Every day, Watch This offers staff recommendations inspired by a new movie coming out that week. This week: The belated release of Eli Roth’s The Green Inferno has us hankering for other movies about cannibalism. Bon appétit.

Ravenous (1999)

From its opening scene—an officers’ luncheon soundtracked by a nauseating mix of scraping, chewing, and brass band—Ravenous announces itself as something even stranger than a cannibal flick set during the Mexican-American War. Part allegorical period horror, part black comedy, and dosed with satirical and homoerotic overtones, the film—a troubled project that swapped directors early on, and opened to indifferent audiences and reviews—remains one of the genuine studio-backed curios of the 1990s.

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Directed—for the most part, anyway—by British TV veteran Antonia Bird, with a script by Ted Griffin (Ocean’s Eleven, Terriers) and a cast composed almost entirely of “that guy” character actors, Ravenous is a movie where the mismatched and often conflicting tones are a big part of the appeal. Nothing typifies this more than the eccentric, justly celebrated score, a paranoid mix of sequencer loops, folk instruments, and moody neoclassical interludes, composed by Michael Nyman and Blur frontman Damon Albarn.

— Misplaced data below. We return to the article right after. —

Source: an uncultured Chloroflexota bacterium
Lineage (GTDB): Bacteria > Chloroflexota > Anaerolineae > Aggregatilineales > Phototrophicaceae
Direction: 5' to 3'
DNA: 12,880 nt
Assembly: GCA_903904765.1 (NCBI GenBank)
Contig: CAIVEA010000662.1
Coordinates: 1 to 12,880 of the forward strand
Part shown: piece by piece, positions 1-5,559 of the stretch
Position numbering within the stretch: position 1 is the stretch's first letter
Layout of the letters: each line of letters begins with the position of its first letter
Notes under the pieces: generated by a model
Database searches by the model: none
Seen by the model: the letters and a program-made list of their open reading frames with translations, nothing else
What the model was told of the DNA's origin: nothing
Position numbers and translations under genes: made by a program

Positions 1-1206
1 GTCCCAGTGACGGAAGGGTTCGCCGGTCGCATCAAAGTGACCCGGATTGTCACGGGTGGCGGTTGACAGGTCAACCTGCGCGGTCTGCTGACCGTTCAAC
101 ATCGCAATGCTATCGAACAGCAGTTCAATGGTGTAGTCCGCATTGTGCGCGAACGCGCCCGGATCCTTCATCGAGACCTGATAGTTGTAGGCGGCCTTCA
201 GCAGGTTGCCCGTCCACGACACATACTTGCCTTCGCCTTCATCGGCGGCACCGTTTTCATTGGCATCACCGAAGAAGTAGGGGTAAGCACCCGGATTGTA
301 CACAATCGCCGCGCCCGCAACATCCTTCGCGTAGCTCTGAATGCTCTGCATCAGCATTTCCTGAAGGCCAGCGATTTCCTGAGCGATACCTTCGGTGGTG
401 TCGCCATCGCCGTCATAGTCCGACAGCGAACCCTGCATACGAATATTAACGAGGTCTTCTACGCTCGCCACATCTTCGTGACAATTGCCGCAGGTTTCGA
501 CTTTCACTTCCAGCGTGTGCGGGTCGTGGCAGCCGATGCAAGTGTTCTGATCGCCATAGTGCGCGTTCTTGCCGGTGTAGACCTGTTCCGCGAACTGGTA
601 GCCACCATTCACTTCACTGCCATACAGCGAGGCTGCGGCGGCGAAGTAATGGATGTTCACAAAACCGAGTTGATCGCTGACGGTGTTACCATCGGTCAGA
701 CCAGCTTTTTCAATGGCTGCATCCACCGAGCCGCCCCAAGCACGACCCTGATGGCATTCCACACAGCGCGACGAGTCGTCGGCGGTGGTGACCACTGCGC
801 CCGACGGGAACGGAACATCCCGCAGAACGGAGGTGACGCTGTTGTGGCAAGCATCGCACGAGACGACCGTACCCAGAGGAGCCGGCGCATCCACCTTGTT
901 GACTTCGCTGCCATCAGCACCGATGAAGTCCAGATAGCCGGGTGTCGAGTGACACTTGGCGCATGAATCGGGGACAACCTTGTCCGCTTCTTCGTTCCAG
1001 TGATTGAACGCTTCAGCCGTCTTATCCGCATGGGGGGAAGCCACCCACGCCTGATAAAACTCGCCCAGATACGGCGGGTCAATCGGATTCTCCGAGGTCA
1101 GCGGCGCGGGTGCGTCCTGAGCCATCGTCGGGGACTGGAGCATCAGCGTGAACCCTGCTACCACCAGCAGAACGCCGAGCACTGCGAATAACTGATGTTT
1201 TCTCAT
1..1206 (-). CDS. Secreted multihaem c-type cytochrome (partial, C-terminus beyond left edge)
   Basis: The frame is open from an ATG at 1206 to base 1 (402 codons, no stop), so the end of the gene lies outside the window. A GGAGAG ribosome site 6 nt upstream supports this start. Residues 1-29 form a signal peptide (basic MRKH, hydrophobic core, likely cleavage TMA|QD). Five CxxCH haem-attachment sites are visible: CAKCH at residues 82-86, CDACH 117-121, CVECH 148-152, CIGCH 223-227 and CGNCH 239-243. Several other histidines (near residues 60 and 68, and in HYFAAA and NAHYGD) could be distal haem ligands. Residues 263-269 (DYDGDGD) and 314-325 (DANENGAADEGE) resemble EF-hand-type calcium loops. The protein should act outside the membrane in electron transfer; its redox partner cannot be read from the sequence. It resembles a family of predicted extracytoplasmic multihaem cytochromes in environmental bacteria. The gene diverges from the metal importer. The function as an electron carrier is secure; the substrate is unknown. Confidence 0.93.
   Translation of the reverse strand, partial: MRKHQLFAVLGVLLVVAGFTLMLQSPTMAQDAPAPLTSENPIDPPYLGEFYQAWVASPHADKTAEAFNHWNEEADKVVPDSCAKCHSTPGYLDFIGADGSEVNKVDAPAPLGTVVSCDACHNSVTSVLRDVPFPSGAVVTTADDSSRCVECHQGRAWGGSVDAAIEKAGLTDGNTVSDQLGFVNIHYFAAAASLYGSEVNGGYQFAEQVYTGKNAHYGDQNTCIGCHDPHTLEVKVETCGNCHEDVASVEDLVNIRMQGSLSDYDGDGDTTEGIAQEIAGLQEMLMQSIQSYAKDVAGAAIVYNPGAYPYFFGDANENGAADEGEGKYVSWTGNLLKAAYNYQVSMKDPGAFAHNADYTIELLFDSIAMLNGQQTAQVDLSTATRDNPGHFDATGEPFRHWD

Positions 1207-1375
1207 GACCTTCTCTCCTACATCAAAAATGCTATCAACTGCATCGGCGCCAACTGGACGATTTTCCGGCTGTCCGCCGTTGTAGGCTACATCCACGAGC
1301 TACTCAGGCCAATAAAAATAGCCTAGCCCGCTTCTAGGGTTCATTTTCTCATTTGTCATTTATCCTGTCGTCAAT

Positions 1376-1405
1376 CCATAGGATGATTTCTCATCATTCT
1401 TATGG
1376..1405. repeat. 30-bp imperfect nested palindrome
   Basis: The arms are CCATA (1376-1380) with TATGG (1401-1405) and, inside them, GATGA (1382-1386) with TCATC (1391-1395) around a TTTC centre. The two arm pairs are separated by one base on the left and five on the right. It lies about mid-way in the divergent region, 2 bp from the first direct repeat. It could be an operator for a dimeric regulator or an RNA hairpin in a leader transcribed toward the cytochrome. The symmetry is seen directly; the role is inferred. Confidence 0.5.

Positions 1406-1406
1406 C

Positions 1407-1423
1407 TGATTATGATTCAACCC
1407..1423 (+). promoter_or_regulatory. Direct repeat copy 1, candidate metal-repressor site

Guy Pearce stars as Boyd, a cowardly officer who is effectively booted from the front and sent off to Fort Spencer, a remote nowhere in the Sierra Nevadas. There’s diddly-squat to do, until one F.W. Colqhoun (Robert Carlyle) shows up with a story about a band of settlers led into cannibalism by their guide. From this point, the movie gets weirder and more deliberately discomfiting, both in its humor and in its gore; here, a scene of a cannibal chasing his next victim through a forest is accompanied by knee-slapping fiddles, suggesting some kind of nightmarish, old-time version of The Benny Hill Show.

Nobody seemed to know what to make of it back in 1999; certainly not 20th Century Fox, which seemed to have thrown up its hands in exasperation at trying to market the movie. And yet, Ravenous’s uniquely kooky sensibility has given it a surprisingly long life as a cult favorite. It’s the rare whatsit that isn’t the product of a single out-there vision, but of a surplus of directions and meddling, from the wildly divergent acting styles to the unconventional aesthetic choices (like the title whooshing across the bottom of the frame, over a shot of Boyd vomiting) to that score, which Albarn and Nyman wrote more or less independently of each other. There’s nothing quite like it.

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Availability: Ravenous is available to stream on Netflix, and can also be rented or purchased digitally from Amazon Instant, Google Play, and YouTube. It is also available on DVD through Netflix or possibly your local video store/library.